Asia rising, Asia falling?
July-September 2017
By: Andrew Phelan

  The End of the Asian Century: War, Stagnation and the Risks to the World's Most Dynamic Region
By Michael R. Austin                        
(Yale University Press, 2017, 304 pp)

Reviewed by
Andrew Phelan

Wait a minute. It’s supposed to be Asia’s century – and now you’re telling me it’s over? Isn’t “the West,” caving in to a groundswell of populism, in terminal decline? What about Australia’s 2014 white paper on its future in the Asian century? Where is that paper now? Figuratively, gathering dust on a departmental shelf? I recently pulled that paper off the shelf and reviewed its almost 300 pages. It is comprehensive, and it takes Asia’s rise, especially China’s, as a given and projects it has some way to go yet.

So where is Michael R Auslin, the former Yale professor and present American Enterprise Institute scholar, coming from? Surely this book’s title is a signal in the noise of today’s media designed to grab your attention and sell a book? Or perhaps it’s a reassuring pat on the back for those within the Washington beltway: “Don’t worry, it’s really not all over for Pax Americana.” So, who’s got it right?

This book is a timely stock take and a risk assessment tool for the dynamic state of play in our region. It’s an ambitious project given the vastness and diversity of a region where at least 60 percent of the world’s population lives. Oh, and by the way, let’s make sure we have the nomenclature right. Just when everyone was getting nice and comfortable with the “Asia-Pacific,” Admiral Harry Harris, commander of the United States Pacific Command, uses the term “Indo-Asia Pacific,” which, while accurate, is a bit of a mouthful. So let’s settle on the “Indo-Pacific.” This does the narrative far greater justice because it brings India and the East Indian Ocean into frame, and it better serves the cultural legacy of India in Indochina, as well as Indonesia. It also makes sense for Australia and Indonesia, which both have vast coastlines in the Indian Ocean.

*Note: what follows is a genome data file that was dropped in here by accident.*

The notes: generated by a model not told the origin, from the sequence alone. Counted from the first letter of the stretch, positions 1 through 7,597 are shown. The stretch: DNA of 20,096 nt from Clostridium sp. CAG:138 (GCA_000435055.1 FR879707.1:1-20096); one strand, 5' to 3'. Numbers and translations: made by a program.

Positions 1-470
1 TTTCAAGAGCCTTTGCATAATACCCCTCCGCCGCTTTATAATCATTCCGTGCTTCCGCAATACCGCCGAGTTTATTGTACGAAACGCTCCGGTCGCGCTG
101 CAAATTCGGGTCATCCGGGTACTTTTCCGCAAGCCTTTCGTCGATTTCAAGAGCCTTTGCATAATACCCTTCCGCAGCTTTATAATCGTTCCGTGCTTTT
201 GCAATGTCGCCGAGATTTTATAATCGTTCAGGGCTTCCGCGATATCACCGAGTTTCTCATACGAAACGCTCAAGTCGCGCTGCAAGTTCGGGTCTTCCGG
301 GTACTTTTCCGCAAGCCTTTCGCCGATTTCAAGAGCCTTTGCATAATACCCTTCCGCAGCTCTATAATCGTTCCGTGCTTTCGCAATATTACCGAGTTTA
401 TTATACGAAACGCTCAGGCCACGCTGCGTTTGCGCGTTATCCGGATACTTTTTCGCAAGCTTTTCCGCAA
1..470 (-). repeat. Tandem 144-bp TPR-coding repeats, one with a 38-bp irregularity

Auslin has peered through what Lawrence Summers, the former US Treasury secretary, called “Asiaphoria” – the idea that the sun has somehow shifted hemispheres to shine over Asia’s inexorable rise. If that were the case, the sun’s rays would struggle to penetrate the density of particulate matter shrouding megacities such as Chongqing and New Delhi.

Please login to leave a comment